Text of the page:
If you have never read “Everything That Rises Must Converge,” stop what you’re doing, cancel your plans for the next hour, and read it. Here, I’ll even help you out with a link to an online copy. You’re so very welcome.
Flannery O’Connor may have written the greatest short story ever to be told when she penned this masterpiece. If it’s not the greatest, it’s still certainly within the top ten. The plot deals with a hateful and internally brooding son taking a bus ride with his racist mother to get her to an exercise class. What ensues along the way, and most prevalently, at the end of the bus ride, is unforgettable.
Simply put, this is a short story where everything is about appearances–literally and otherwise. Actions done out of spite quickly lose their merit as the lines blur between sincerity and self-involvement. The ending kills it. Now go read. I refuse to tell you anything more.
|Recommended by Chelsey Grasso||Wednesday, June 17th, 2015||No Comments »|
There’s a reason why nearly everyone has read The Great Gatsby and hardly anyone has read Tender Is the Night. “Winter Dreams“ is an obvious example of F. Scott Fitzgerald’s early attempts to perfect the idea of Gatsby. Its main characters—the self-made Dexter and Judy Jones who swims with a “sinuous crawl”—are a proto-Gatsby and Daisy, but I feel “Winter Dreams“ represents a different facet to the great promise of the “American dream.”
“He knew the sort of men they were–the men who when he first went to college had entered from the great prep schools with graceful clothes and the deep tan of healthy summers. He had seen that, in one sense, he was better than these men. He was newer and stronger. Yet in acknowledging to himself that he wished his children to be like them he was admitting that he was but the rough, strong stuff from which they eternally sprang.”
|Recommended by J. Harbinger||Thursday, April 30th, 2015||No Comments »|
Lorrie Moore is no newbie to the literary scene, having published a plethora of best-selling short story collections that include Birds of America, Self-Help, and A Gate at the Stairs. However, her latest collection, Bark, doesn’t seem to be getting its share of the spotlight, and it truly is a wonder as to why not.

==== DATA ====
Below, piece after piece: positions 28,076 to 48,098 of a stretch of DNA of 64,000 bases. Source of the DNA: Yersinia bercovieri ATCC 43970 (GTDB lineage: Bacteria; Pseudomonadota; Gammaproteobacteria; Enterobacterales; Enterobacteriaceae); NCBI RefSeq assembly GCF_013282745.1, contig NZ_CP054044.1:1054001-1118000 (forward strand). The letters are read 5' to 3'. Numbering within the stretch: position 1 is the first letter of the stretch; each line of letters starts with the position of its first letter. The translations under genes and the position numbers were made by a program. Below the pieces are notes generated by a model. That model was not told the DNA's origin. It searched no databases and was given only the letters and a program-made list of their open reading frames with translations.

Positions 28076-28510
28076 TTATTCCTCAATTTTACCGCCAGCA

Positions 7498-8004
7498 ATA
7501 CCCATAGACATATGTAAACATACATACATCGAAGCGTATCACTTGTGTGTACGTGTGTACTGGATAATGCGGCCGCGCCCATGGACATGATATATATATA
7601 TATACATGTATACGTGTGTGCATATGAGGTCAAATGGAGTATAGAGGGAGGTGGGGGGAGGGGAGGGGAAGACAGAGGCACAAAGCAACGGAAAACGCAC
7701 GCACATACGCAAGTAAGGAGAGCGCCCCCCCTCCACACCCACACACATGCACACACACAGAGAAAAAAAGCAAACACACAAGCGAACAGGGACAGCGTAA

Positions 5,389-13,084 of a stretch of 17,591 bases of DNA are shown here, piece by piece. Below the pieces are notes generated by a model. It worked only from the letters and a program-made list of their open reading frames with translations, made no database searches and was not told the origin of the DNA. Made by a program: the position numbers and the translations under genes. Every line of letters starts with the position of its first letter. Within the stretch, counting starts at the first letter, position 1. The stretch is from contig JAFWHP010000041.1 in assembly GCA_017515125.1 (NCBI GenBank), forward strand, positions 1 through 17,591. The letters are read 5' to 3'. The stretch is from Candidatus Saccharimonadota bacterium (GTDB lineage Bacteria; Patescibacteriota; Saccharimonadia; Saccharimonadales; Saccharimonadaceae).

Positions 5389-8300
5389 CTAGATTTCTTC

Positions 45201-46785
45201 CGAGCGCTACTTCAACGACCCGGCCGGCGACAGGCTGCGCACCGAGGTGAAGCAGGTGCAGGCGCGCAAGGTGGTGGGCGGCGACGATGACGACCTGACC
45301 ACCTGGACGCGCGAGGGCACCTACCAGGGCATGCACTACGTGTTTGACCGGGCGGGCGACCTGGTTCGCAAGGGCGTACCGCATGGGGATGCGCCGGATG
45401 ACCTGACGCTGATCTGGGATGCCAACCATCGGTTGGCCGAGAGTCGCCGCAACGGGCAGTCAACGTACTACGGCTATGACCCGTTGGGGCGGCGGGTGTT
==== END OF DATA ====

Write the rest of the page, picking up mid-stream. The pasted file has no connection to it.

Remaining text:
A collection of eight short stories, Bark carries a variety of tones in its pages, ranging from classically comedic Lorrie Moore-isms to eerily haunting writing inhabited by characters that stay with you for days. There’s no shortage of symbolism in this collection, whether it be through a ghostly encounter of a deceased coworker, a mother and son who are much too affectionate with each other, or a rat king in the attic of a fizzled-out, young couple’s rented home.
|Recommended by Chelsey Grasso||Friday, April 10th, 2015||No Comments »|
In the wake of great Latin American authors like Gabriel Garcia Marquez and Mario Vargas Llosa, a new generation of writers have emerged that has captured the attention of the public, albeit more sporadically than their predecessors. One of these writers is Isabel Allende, a Chilean woman whose most famous work, La Casa de los Espiritus (The House of the Spirits), brought her great praise, to the point of being compared to the aforementioned literary giants. But today’s recommendation will be about another well-received writing venture of hers: Cuentos de Eva Luna.
Published in 1989, the stories in Allende’s collection are encapsulated by the classic ‘framing’ technique of having character Eva Luna (who previously appeared in another novel) narrate the tales to her lover. The stories themselves are a joy to read, having a colorful cast of characters that could only belong in the world of Latin American magical realism. Allende sure borrows some of Garcia Marquez’s style, but all good artists know that nothing is ever original. You can tell her stories are unique and from a fresh perspective, and are a bit more in tune with the contemporary world.
|Recommended by Stefano Llinas||Monday, March 2nd, 2015||No Comments »|